Does real estate score over equity?

March 9, 2015 . Sathyamoorthy N

I made huge money in real estate, but not in equities.” You may well be one of those who will agree with this statement.

And it may be true. But have you ever wondered why you were not able to replicate the same with your equity investments? Both asset classes, after all, are known to deliver high double-digit returns in their own way in the Indian context.

What could differ is the approach you follow while investing in real estate and equity. You follow a few basic rules while investing in real estate. You will be surprised to know that you throw all these rules to the wind, and just do the opposite when it comes to equity investments. Let’s see what you subconsciously follow in real estate, and hardly bother to follow when it comes to equity.

Adequate Research and Due Diligence

As you are committing a large sum, you do adequate research before investing in a property. You enquire about the property with real estate consultants, local residents, banks, friends and relatives. You may also take the legal opinion from a lawyer to clarify the title and other legal issues.

Think about the stock in which you lost 90 per cent of your capital. It is likely that you invested in that stock based on a tip from your friend, or from a stockbroker. You would not have bothered to check the quality and credibility of the tip. If you had spared even a third of the effort you did for real estate, chances are you would have realised that it was not a good stock to invest. And who is to be blamed? The asset class called equity?!

Bargain Buying

A penny saved is a penny earned. Before buying a property, you mostly bargain with the seller to get a reasonable price. If the flat promoters are ready to offer a 10 per cent discount, you rush to buy from them.

You follow the exact opposite while investing in the stock market. The stock market is probably the only place where most people invest more in stocks when the prices are higher. Many of you may not be ready to buy a good stock even if it is available at a 50 per cent discount to its intrinsic value. You only buy it when everybody is buying it, that is, when the stock trades at dizzying valuations.

Long-Term Investment

You invest in real estate for the REAL long term and you are willing to hold it even for generations. Even in your worst financial situation, you will always try your level best to avoid selling real estate investments, and may, at best, prefer to take a loan against it. It’s a small wonder you reap the benefits of long-term investing!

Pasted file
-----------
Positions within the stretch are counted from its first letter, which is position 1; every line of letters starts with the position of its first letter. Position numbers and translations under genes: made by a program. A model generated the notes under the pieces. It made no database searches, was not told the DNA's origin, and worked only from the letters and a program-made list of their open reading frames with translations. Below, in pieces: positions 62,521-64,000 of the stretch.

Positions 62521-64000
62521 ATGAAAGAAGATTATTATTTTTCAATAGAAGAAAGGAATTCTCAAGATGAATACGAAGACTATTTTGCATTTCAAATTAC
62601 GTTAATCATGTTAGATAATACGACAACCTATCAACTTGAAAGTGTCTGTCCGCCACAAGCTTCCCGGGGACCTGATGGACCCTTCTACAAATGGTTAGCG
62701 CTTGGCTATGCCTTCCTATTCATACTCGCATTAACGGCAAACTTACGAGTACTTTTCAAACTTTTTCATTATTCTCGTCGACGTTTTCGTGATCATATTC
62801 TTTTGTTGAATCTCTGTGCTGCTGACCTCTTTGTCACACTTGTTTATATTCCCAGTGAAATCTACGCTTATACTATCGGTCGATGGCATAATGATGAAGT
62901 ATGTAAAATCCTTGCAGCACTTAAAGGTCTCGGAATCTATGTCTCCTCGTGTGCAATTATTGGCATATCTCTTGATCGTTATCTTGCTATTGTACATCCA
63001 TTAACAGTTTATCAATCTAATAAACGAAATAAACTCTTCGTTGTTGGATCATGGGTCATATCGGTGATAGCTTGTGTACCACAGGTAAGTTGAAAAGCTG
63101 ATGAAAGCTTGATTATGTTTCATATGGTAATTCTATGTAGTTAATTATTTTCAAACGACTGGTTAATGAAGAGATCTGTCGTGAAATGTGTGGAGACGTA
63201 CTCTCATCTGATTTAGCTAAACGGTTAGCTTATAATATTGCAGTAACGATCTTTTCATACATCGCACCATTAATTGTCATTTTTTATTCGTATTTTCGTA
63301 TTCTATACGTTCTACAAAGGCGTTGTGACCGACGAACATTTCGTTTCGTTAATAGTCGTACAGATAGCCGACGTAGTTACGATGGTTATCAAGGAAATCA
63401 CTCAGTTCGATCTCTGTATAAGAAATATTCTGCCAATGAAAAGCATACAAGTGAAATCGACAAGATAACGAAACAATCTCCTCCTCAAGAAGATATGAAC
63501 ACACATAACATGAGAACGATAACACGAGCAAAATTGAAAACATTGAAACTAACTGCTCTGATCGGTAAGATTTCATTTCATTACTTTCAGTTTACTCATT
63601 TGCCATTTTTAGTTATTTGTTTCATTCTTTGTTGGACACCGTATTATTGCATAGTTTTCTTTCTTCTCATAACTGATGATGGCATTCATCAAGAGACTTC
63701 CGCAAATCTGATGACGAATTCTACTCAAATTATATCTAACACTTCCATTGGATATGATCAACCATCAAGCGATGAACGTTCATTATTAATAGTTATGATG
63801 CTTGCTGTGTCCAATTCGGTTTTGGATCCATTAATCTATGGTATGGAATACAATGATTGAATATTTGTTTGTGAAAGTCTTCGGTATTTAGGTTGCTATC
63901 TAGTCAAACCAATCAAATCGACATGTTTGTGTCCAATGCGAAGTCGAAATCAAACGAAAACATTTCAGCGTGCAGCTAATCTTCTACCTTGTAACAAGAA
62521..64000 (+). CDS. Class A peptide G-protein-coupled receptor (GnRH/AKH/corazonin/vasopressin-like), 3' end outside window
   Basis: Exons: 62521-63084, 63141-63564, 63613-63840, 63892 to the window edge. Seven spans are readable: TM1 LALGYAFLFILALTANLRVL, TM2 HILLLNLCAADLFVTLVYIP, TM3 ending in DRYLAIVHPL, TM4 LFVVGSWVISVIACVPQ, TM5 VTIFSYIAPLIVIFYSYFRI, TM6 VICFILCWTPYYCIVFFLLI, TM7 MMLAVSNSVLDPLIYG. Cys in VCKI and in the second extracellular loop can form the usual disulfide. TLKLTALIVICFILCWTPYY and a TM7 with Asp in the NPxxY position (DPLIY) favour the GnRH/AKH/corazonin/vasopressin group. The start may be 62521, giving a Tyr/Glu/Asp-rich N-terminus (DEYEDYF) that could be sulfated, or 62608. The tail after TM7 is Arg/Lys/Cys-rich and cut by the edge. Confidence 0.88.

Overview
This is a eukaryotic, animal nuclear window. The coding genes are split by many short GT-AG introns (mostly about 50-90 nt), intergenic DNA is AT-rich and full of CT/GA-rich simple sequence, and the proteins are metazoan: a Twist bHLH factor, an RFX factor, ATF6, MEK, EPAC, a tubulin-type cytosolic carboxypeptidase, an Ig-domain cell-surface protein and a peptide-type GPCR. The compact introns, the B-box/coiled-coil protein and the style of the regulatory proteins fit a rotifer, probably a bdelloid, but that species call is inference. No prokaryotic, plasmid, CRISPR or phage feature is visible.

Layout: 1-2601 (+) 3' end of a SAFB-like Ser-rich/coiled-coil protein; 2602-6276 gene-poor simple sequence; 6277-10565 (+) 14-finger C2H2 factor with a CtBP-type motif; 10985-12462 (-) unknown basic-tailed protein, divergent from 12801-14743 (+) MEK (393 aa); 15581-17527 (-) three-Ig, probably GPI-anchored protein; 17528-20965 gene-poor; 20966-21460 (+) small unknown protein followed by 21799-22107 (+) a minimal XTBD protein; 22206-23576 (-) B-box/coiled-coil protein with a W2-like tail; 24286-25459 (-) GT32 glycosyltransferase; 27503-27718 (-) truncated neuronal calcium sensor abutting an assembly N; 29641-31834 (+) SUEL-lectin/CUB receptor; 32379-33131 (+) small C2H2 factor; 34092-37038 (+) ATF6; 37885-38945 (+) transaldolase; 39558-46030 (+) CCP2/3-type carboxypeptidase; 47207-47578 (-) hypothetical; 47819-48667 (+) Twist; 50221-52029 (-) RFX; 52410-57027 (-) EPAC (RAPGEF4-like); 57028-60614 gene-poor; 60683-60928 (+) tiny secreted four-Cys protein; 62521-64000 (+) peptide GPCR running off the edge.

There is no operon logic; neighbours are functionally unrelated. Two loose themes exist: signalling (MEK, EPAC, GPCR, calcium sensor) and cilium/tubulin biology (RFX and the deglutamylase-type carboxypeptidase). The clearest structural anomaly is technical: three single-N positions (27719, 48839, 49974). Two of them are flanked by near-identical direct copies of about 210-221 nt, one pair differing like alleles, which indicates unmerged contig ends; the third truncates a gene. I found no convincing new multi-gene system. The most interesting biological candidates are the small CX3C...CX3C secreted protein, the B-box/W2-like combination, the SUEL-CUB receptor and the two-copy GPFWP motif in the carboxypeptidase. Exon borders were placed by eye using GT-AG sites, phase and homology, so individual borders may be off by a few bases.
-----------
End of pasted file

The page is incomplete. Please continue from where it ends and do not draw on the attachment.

Only 10 per cent of investors who invest in the stock market and equity mutual funds are known to hold their investments for more than three years. That means a majority are short-term investors and that’s bad news. You would have sold your holdings for a bit of profit in a rising market, or sold them at a huge loss in a falling market.

Only the truly long-term investors (just like real estate investors) gain superior returns over the long run.

Let us take the price of a premium sea-facing apartment – ‘Samudra Mahal’ in Mumbai. Its current price is Rs 1,25,000 per sq. foot. In 1970, the price in the location was Rs 600 per sq. foot. That means the price has increased by 208 times in 45 years. If you held on to your investment since then, you could have realised a Compounded Annualized Growth Rate (CAGR) of about 12.6 per cent per annum.

Let us take the equity scenario. If you had invested in the Sensex even 10 years hence (January-1980), and held on to your investment, it would have grown by 246 times in 35 years! That is a CAGR of about 17 per cent!


If you add the dividend received (about 2 per cent) from the index constituents, then the CAGR could be over 19 per cent. This is much higher than the returns generated by several of the premium real estate investments.

Several individual stocks could have delivered much more. The value of Rs 10,000 invested in the a few stocks on January 31, 1991 as on January 30, 2015, without any dividend reinvestment, is given in the table below.


Even from a prime location in Mumbai, you are making lesser return in real estate investments when compared with equity investments. And we are talking of such a performance at a time when Mumbai was the most growing real estate market!

Judicious Use of Leverage

While investing in real estate, many of you may not fund the entire amount from your pocket. You need bank funding for most of the amount. Normally, you try to increase your share to avoid paying a higher EMI.